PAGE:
I especially associate yeast dough with love. Like love, yeast dough is pliable but strong, but also requires just the right amount of attention to become something life-sustaining. Given too much kneading or water or flour, it can be ruined in an instant and become stiff, dry or cracked. Sometimes, just sometimes, like particularly strong love, if the dough has become too watery and is getting away from the baker, it can be fixed by slowly and carefully adding flour.

Both yeast dough and love can be coaxed, cajoled, rolled, folded and rocked into shape, but never, ever forced.

You have to truly feel the dough to understand it, and if you are only going through the motions you may end up with bread that is edible, but not bread that is also joyous. Yeast dough, like love, will give back whatever you put into it, and if you don't pay attention you will end up with nothing but a useless, heavy mass and a lot of wasted time you can never get back.

Yeast dough is warm from the inside out and, without even touching it, yeast dough can grow and grow until it doubles or triples in volume and can seem unstoppable. Anyone who has ever secretely loved another can surely relate.

The warmth of yeast dough doesn't come from an oven or a grill, but emanates gently from within it. Cover the bowl, come back in an hour or even just twenty minutes and--magic!--twice as much dough as there was before.

And like love, even punching it down a bit and reshaping it won't stop the way it will grow from within.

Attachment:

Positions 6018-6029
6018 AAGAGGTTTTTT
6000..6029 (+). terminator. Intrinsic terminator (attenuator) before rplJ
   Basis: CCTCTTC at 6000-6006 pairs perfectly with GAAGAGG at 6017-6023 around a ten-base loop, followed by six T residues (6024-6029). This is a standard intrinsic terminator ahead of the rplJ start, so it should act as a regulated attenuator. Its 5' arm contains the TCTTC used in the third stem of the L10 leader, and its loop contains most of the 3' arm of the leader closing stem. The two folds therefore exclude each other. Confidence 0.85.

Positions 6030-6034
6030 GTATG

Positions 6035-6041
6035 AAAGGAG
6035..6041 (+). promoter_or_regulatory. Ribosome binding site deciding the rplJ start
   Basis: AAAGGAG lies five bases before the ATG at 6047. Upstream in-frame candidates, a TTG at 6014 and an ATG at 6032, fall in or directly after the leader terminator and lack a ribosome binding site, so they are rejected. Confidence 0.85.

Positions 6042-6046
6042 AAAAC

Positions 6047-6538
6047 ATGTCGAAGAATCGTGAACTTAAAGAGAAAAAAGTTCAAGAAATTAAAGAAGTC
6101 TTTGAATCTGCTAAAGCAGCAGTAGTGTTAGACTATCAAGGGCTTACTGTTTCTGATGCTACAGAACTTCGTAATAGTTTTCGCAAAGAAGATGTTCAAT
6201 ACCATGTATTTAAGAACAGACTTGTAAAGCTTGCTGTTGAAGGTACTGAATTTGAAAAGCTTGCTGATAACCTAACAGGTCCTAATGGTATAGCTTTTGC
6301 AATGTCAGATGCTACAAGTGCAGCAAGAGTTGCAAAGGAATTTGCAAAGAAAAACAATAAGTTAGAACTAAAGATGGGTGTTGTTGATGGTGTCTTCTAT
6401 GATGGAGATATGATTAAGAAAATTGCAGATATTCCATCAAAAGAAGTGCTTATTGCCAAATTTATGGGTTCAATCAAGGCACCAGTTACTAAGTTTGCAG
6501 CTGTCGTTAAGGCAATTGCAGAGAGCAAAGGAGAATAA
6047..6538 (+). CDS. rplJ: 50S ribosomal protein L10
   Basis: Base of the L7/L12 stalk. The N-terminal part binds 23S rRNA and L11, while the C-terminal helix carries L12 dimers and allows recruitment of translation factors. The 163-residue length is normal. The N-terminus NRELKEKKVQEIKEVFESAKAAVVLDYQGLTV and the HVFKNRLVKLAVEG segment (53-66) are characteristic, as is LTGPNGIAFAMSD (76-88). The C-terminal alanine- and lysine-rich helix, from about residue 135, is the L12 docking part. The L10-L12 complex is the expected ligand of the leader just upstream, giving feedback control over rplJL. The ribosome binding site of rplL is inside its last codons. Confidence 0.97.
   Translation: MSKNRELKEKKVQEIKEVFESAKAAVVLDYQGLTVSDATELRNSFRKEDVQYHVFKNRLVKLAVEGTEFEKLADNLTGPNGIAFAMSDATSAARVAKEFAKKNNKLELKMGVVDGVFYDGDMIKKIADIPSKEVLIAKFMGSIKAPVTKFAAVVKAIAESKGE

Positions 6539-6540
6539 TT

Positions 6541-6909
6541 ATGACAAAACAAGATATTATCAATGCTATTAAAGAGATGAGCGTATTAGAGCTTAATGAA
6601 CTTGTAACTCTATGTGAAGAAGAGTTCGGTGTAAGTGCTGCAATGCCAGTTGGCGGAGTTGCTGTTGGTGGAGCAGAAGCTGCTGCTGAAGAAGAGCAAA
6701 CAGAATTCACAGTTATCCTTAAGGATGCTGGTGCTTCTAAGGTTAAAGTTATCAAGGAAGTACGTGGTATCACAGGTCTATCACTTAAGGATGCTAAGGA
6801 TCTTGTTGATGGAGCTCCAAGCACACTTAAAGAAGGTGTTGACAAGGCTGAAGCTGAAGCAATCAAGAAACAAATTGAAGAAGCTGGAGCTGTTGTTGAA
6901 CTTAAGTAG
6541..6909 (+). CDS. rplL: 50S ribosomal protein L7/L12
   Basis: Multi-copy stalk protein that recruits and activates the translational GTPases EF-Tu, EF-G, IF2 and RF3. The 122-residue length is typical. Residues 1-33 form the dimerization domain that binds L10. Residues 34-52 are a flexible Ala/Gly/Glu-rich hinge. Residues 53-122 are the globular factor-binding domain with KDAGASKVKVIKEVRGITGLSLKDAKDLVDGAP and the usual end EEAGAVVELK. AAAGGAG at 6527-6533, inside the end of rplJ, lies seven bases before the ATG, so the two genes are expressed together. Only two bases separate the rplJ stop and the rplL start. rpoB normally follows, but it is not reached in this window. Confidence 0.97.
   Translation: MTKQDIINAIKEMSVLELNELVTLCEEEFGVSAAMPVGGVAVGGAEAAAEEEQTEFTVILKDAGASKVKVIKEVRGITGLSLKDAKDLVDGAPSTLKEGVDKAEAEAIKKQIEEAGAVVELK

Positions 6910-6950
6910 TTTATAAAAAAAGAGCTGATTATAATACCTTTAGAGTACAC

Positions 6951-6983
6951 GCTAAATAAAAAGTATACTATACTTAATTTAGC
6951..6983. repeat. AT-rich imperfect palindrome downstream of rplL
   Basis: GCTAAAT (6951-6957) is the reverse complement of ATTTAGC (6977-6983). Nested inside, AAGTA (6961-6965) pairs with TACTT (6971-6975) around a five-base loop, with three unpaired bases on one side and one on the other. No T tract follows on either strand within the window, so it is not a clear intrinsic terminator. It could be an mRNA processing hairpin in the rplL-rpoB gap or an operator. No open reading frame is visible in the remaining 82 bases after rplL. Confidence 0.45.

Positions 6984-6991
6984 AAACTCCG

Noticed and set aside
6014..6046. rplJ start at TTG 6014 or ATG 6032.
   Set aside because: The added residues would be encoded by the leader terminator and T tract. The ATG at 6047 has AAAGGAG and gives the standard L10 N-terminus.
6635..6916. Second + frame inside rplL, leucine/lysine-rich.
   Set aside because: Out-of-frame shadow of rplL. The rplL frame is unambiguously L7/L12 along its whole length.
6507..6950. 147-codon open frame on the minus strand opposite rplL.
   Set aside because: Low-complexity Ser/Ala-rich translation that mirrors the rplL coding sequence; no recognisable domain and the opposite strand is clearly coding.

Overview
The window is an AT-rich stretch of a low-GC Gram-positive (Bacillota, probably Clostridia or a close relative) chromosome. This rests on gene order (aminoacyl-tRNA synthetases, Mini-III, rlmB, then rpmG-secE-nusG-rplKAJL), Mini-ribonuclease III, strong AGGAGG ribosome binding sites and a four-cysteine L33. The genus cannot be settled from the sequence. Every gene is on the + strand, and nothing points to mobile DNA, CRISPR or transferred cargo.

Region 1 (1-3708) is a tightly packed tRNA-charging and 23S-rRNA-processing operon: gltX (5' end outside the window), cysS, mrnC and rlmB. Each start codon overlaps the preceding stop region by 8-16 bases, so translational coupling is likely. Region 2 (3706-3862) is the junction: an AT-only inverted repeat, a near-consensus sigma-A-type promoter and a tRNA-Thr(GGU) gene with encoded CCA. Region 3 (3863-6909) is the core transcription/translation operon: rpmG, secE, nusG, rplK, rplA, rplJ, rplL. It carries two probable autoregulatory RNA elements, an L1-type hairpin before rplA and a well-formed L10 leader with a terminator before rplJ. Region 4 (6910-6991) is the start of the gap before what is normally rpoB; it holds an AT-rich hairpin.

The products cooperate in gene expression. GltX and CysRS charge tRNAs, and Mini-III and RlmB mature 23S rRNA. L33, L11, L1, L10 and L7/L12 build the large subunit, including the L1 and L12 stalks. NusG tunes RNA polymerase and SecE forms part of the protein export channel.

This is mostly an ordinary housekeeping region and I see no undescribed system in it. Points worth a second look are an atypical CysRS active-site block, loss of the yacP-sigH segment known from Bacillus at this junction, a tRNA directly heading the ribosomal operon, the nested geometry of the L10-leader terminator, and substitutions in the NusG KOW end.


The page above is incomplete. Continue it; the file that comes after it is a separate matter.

Some breads, just like some loves, need a bit more attention even when they're in the oven.

A baguette, for example, has to be perfectly misted while baking.

A challah bread (and is there any bread that celebrates life, family, love and tradition more? And no, I'm not Jewish, but it really is one of the richest breads in so many ways) won't settle for being shaped but must be braided.

The quietly demanding sourdough requires no less than at least three days of your time for the starter and, even then, can be a bit fickle.

And the croissant is a downright diva, demanding days of preparation and folding process akin the welding and hammering that goes into a genuine Samurai sword (only slightly less than 100 layers). It is a deceptively innocent-looking bread that requires a remarkable amount of skill.

Yes, some breads require the attention of a lover, others are as demanding as children, still other are as low-maintenance and accepting as an old friend, and still other breads ultimately require the patience, work and understanding that love for family and in-laws are exceedingly likely to require.

But all of them, if done properly, are unquestionably worth every second.


Naturally, after taking a golden-brown or spice-speckled or rich dark bread out of the oven, I'll treat myself to just a bit of it.

I'll allow myself that first moment of basking in the rich, comforting warmth of the oven, still lazily lingering within the welcoming center of the loaf. And I'll revel in the barely-there hint of sugar or natural sweetness that is woven tightly amidst the magical sponge of flour and yeast.

When the mood strikes me, sometimes that gentle, warm center is hugged by a protective crust with just enough crunch to turn that very first bite into an experience of its own, a sharp but simple contrast of texture that elevates the flavor exponentially.